The Nigerian Communications Commission (NCC) on July 26, 2012 held the first industry consultation on Broadband Initiative with the theme “Demand as catalyst for broadband services in Nigeria”.
The purpose of the consultation was to engage the industry stakeholders on the future direction of the Next Generation Broadband Network (NBN) in Nigeria.
Thereafter, the NCC conducted one-on-one sessions with select operators/industry stakeholders between the 15th – 22nd July, 2013 on the strategic objectives for the deployment of nationwide optic fibre infrastructure for broadband, as well as to seek their input on this initiative.
TechEconomy.ng recalls that a second round of industry stakeholders’ workshop was subsequently held on 15th November, 2013 to discuss stakeholders’ feedback on the revised model for the deployment of the nationwide broadband fibre infrastructure in Nigeria.
So, upon launch, the industry model took into account feedback from the first and second rounds of industry stakeholder’s session, and was designed to be complementary to the existing industry structure.
What is InfraCo model?
InfraCo means Infrastructure Company, and it is one of the initiatives of the telecommunications regulator, Nigerian Communications Commission (NCC) to actualize the National Broadband Plan. Under the plan, the NCC is required to license new classes of telecom operators to fill critical infrastructure gaps and enable broadband services on a wholesale basis that is wholesale wireless and metro fiber companies.
Specifically, optic fiber InfraCos licensees for six geopolitical zones of the country and Lagos, were meant to enable retail operators leverage shared infrastructure to expand their reach and lower the cost of broadband services.
Today, six InfraCo licences had been issued by the Commission. They include;
- Raeana Nigeria Limited (South-South Zone);
- O’dua Infraco Resources Limited (South-West Zone);
- Fleek Networks Limited (North-West Zone);
- Brinks Integrated Solutions (North-East Zone);
- MainOne Limited (Lagos Zone) and
- Zinox Technologies Limited (South-East Zone).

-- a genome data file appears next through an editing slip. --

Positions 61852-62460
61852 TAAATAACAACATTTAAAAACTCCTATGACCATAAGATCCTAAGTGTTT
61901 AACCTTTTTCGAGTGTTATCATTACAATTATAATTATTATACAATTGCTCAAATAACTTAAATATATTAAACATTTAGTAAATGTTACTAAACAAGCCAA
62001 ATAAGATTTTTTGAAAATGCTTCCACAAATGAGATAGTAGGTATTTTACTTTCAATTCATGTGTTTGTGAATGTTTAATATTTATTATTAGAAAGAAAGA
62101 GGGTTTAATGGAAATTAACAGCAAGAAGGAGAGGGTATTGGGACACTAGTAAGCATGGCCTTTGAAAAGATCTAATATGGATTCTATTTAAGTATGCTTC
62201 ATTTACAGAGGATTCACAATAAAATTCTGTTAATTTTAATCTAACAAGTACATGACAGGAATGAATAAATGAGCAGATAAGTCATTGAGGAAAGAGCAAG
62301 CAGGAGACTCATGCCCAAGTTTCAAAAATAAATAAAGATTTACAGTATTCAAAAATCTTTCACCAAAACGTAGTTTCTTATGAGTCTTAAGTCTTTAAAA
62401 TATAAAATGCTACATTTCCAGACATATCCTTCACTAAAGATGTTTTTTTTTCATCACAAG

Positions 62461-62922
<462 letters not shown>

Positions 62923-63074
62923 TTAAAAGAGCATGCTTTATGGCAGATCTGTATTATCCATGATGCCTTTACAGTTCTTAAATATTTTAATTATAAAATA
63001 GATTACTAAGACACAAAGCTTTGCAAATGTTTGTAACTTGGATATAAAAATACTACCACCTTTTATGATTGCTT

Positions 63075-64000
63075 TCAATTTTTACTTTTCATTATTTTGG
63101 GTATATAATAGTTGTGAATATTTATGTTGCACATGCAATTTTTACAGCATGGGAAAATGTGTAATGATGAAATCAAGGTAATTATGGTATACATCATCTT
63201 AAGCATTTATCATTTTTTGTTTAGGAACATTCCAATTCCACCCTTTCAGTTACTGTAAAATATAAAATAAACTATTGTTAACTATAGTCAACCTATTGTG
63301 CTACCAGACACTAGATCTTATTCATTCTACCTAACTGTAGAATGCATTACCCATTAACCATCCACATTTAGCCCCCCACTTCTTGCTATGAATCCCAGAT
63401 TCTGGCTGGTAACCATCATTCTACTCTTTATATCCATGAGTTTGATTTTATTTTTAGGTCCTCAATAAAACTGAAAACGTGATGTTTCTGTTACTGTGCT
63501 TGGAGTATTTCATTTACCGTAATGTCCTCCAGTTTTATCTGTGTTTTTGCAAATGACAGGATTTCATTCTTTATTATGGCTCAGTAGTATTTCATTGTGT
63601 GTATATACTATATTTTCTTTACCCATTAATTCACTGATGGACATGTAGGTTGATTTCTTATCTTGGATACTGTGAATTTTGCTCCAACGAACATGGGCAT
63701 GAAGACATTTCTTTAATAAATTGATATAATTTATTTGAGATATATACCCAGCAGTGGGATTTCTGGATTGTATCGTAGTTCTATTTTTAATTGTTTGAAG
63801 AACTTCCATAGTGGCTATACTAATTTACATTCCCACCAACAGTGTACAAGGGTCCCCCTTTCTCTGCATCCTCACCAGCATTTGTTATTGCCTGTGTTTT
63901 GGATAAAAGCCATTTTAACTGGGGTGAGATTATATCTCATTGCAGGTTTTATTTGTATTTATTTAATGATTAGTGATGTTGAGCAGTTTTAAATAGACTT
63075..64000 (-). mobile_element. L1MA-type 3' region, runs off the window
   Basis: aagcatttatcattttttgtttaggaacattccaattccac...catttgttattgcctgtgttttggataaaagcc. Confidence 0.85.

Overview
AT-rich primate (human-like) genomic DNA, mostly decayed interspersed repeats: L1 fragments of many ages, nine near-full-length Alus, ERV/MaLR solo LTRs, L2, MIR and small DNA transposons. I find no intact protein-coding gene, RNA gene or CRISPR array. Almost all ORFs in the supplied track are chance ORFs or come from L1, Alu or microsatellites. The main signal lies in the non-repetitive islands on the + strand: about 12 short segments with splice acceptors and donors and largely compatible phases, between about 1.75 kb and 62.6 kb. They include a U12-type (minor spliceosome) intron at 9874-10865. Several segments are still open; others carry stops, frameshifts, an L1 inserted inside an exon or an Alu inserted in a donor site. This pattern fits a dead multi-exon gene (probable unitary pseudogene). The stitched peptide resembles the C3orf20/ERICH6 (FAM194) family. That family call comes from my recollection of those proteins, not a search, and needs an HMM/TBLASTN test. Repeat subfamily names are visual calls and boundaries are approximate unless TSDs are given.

A lot has happened including the inability of the licensees to access over three billion naira (N3 Billion) lying idle at the NCC. TechEconomy.ng’s investigations show that the National Assembly shares in the blame for their inability to come up with a resolution empowering NCC to disburse the funds.
How is NCC handling the situation?
In the year under review, the NCC began a strategic review of InfraCo framework and their funding options.
To this end, the Commission constituted a committee to review the framework for the licensing of Infrastructure Companies (InfraCo) and recommend sustainable funding options for effective implementation of the proposed national fibre project.
It should be noted that the constitution of the committee was sequel to the requirements of the new Nigerian National Broadband Plan (NNBP 2020-2025) and reports of relevant committees set up by the Federal Executive Council (FEC), which include the Inter-Ministerial Review Committee on Multiple Taxation on Telecommunications Operators over Right-of-Way (RoW) and the Technical Sub-Committee on Right-of-Way for Deepening Broadband Penetration in Nigeria.
These requirements and reports relate to the imperative of reviewing the InfraCo framework to cater for the delays in take-off, change in exchange rate, supply chain and other challenges imposed by the COVID-19 pandemic. Commenting on this, the EVC said, “The InfraCo project is dear to the government because of its ability to enhance robust and pervasive broadband infrastructure to drive service availability, accessibility and affordability.”